However - do -not- try running the top peltier at 12v instead of 5v.  It won't work (at least not well) - trust me.

(The quick explanation is that each peltier needs to pump all the heat pumped by the one above it -plus- any heat the upper peltier generated itself.  Since peltiers are not very efficient - this head adds up pretty quickly - and becomes a problem.  Trying to stack two peltiers running at the same total power level will result in -less- cooling than a single peltier at the same power.)


Comments

vnguyễn19 (author)2017-09-25

In my homeland, I can't buy TEC1-12709 I just can buy TEC1-12715 TEC1-12710 TEC1-12706 TEC1-12706AJ. Can I replace TEC1-12709 with these?

nothinglabs (author)vnguyễn192017-09-28

Yes. There are a lot of minor variations that work. I might try a 12706 on top, and a 12710 on bottom. Very likely that combination could produce useful results.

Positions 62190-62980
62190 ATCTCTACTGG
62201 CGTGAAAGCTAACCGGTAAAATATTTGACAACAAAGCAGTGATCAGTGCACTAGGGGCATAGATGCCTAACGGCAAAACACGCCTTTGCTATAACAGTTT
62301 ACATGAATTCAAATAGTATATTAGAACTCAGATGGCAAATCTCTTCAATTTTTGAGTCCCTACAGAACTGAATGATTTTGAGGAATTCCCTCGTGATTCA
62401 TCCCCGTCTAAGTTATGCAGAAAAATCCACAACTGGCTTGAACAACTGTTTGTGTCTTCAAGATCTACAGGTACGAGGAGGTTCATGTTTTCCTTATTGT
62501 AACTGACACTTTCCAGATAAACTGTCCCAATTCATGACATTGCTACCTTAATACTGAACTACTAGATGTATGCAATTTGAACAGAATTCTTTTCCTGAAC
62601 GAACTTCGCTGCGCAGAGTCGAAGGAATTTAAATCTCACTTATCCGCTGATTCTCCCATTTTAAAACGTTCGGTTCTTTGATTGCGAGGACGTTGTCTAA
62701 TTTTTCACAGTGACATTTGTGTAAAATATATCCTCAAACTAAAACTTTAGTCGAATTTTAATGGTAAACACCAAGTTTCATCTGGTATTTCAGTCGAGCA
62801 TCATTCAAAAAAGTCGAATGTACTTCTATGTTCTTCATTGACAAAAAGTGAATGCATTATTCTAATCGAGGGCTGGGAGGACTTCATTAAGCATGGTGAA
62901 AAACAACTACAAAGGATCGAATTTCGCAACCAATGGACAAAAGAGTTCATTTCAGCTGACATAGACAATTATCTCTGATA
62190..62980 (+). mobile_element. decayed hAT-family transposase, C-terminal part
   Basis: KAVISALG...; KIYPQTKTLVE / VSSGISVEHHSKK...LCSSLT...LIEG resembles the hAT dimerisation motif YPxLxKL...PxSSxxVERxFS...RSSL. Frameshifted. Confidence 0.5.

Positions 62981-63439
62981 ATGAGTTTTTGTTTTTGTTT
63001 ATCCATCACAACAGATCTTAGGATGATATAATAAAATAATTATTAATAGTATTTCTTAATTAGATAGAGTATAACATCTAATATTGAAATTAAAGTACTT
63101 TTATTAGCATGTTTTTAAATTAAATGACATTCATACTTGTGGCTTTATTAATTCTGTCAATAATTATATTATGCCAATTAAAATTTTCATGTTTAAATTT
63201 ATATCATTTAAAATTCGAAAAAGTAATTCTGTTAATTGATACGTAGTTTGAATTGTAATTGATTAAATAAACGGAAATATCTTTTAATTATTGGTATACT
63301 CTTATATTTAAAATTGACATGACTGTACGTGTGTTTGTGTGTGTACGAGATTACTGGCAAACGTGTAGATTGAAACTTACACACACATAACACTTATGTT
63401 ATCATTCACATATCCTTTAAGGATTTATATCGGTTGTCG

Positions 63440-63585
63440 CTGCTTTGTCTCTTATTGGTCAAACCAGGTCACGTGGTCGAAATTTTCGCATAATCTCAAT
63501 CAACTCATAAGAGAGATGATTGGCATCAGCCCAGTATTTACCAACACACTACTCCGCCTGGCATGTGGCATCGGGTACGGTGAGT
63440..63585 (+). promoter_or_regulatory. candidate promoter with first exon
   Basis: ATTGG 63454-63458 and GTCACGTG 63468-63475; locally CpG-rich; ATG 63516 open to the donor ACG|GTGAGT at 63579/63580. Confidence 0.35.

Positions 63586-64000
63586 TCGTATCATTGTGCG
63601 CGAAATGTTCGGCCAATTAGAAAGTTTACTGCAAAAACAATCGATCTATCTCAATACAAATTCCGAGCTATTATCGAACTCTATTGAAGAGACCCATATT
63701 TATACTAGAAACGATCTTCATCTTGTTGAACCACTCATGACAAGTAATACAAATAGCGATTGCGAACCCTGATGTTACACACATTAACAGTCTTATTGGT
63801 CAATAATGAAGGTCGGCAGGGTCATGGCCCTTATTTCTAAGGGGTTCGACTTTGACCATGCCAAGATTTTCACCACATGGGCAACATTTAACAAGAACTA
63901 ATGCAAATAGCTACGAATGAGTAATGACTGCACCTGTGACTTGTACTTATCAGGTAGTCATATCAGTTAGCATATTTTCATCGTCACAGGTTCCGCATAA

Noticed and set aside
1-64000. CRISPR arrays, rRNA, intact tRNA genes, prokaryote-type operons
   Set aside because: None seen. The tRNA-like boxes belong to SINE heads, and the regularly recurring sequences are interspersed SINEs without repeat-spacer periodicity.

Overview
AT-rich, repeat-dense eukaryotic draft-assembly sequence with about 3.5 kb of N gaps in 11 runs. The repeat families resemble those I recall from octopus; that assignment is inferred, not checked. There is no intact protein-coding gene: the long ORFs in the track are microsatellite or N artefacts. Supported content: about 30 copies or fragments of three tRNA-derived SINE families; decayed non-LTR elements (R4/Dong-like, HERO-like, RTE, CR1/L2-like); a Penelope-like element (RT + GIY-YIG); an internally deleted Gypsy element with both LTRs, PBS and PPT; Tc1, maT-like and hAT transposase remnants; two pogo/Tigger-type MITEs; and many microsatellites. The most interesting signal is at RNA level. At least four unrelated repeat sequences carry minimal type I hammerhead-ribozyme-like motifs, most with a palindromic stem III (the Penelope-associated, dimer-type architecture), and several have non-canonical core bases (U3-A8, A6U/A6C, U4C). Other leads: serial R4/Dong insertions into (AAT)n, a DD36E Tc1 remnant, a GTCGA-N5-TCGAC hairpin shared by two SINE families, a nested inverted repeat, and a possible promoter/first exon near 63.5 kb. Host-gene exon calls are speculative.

(don't know anything about the AJ models)

Good luck!

-Rich

DiegoF49 (author)2017-03-02

I'm wondering if there is a way to make a permanent solution. If the container is perfectly sealed and the gas cannot escape, do you think it's possible?

nothinglabs (author)DiegoF492017-03-20

Issue isn't with sealing of the chamber - but rather that all the alcohol eventually precipitates down to the bottom.

I think someone out there managed to solve this by placing the entire chamber -slightly- at an angle - and then have the alcohol puddle wick back up to the top using a sponge... (might be a youtube video out there..)

castor12 (author)2016-12-18

Hello

I want to build cloud chamber with Corsair H60 cooler and single peltier you recommend . What power supply would recommend for this set up.?

nothinglabs (author)castor122016-12-21

Hi Castor!

​The 19012-5L31-06CQQ dual-stage peltier from Custom Thermoelectric can easily be run off a 12v / 6 amp power supply (I've used 5 amps before without problems). You can get power supplies of this size for around $10-15 online sold as for use with LED strip lighting (Amazon has a number of options).